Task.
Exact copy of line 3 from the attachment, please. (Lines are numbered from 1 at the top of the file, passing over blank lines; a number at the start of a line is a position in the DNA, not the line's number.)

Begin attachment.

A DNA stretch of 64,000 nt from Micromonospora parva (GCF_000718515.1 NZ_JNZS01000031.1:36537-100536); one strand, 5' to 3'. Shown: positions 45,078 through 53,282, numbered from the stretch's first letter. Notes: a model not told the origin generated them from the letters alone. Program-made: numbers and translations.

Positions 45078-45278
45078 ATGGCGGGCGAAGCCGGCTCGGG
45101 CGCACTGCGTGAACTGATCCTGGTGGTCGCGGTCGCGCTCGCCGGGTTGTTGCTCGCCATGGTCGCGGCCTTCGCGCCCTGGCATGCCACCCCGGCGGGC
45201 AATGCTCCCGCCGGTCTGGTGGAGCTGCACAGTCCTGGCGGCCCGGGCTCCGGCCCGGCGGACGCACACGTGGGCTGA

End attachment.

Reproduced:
45078 ATGGCGGGCGAAGCCGGCTCGGG